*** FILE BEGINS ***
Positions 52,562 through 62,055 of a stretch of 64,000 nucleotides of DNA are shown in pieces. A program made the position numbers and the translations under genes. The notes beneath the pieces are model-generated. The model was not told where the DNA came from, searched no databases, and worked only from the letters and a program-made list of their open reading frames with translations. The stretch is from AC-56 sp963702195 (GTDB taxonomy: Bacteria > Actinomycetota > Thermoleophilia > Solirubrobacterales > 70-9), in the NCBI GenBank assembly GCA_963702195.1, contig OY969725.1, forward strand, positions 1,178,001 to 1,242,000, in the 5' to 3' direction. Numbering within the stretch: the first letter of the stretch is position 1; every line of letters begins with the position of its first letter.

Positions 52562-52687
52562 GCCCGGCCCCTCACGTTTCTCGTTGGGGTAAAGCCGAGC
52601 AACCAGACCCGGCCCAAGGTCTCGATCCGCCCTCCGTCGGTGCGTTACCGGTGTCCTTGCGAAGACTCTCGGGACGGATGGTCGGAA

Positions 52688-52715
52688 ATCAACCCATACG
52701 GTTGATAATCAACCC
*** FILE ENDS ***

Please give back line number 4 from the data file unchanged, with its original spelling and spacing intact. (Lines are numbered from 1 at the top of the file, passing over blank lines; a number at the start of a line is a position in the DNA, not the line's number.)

52601 AACCAGACCCGGCCCAAGGTCTCGATCCGCCCTCCGTCGGTGCGTTACCGGTGTCCTTGCGAAGACTCTCGGGACGGATGGTCGGAA